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When Third District Rep. Dean Phillips launched his campaign for president last fall, Minnesotans might have felt a creeping sense of déjà vu.

Minnesota U.S. Sen. Amy Klobuchar ran for president in 2020, and former Republican Gov. Tim Pawlenty and Congresswoman Michele Bachmann were both in the running in 2012.

None of them made it all the way to the nation's highest office — no Minnesotan ever has — but quite a few were eager to throw their name in the mix.

Is this a new phenomenon, or do Minnesotans have a longer track record of seeking the presidency compared with people from other states?

Eric Ostermeier, a research fellow at the University of Minnesota Hubert H. Humphrey School of Public Affairs, has spent years digging into this question, combing through various data sets and researching the background of candidates from Minnesota and other states to determine who to include in his list. He discovered that Minnesotans are, in fact, more presidentially inclined.

"Minnesota has had an outsized footprint in presidential campaigns, vis-à-vis their population size in the modern primary area, which is basically 1972 onward," he said.

Since 1972, Minnesota has had nine candidates run for president under the two major parties, tied for fifth place with Florida and following California, New York, Texas, and Ohio. When looking at the number of presidential campaigns, Minnesota has had 14 (because some candidates ran multiple times), tied in fourth place with Virginia and following much bigger states such as California, New York and Texas.

Compared with states with similar demographics and population, Minnesota stands out, Ostermeier added. Wisconsin had only two presidential candidates during the same time period, Missouri had one and Maryland and Tennessee each had five candidates who ran for president.

Long before the recent crop, prominent Minnesotans such as Eugene McCarthy, Hubert Humphrey and Walter Mondale represented the state on the presidential ballot. McCarthy, the former Minnesota congressman and U.S. senator, ran in 1968 before the modern primary era, and then sought the presidency again in 1972 and 1992 as part of the Democratic Party (he ran twice more under independent parties in 1976 and 1988).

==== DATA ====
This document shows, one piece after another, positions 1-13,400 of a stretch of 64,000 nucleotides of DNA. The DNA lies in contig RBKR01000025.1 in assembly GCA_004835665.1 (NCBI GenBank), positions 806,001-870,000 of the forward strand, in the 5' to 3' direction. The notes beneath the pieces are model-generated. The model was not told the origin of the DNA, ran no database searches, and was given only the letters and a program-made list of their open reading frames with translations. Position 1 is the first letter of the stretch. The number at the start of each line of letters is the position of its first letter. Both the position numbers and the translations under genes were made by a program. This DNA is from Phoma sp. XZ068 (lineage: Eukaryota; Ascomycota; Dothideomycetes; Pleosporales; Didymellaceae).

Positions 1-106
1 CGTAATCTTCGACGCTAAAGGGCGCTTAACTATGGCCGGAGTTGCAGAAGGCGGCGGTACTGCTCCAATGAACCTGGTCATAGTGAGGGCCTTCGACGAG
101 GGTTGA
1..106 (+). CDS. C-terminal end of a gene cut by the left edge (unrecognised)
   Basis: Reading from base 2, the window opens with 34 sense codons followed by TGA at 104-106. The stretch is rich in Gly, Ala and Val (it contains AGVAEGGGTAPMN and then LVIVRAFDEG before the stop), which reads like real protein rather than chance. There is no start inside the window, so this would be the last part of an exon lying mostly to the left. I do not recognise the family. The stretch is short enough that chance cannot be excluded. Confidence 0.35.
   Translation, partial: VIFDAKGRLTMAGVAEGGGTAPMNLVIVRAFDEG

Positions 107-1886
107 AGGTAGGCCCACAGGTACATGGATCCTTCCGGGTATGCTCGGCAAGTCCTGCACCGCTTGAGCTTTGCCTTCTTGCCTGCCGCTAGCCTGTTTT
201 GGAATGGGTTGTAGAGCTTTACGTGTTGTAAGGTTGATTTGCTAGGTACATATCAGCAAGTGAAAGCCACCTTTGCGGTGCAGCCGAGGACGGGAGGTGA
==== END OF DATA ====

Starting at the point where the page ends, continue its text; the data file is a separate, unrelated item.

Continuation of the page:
Humphrey was the losing Democratic nominee in 1968, before the modern primary era, and ran again in 1972. Since then, Mondale is the only Minnesotan to make it all the way to the general election ballot for president, but he was easily defeated in 1984 by Ronald Reagan, who won every state but Minnesota.

No Minnesotan has appeared on presidential ballots over the last 50 years more than Harold Stassen, Minnesota's 25th governor and the youngest person ever elected to the office at 31. He went on to win two additional two-year terms for Minnesota's highest office as a Republican, but he resigned in 1943 to take a top post in the Navy.

In 1948 he sought the GOP nomination for president but was defeated at the national convention. He sought the presidential nomination a total of 10 times, including four times since 1972. In his last campaign in 1992, the 84-year-old Stassen rejected the idea that his life had become connected to the idea of losing.

"I feel it's really been a winning life," he told the Los Angeles Times. "Every one of the nine times there has been some solid result."

Another lesser-known candidate was Mary Jane Rachner, a retired St. Paul teacher who ran for everything from governor and Congress to eventually two runs for president. She was on two state ballots in her 1988 presidential run. It wasn't until 1996 when she was finally elected to the Ramsey County Soil and Water Conservation Board.

"A hot take could be, there could be something in the water — we just don't know in which of the 10,000 lakes," joked Kevin Parsneau, a political science professor at Minnesota State University, Mankato, about why so many Minnesotans want to be president.

There's a mix of timing and personality that goes into any person's decision to run for office, he noted, but he also thinks there might be a feeling that the region doesn't get enough attention in party politics.

"You really don't see the Upper Midwest really represented in the presidency," he said. "There is a sense that this part of the country doesn't necessarily get the attention it deserves."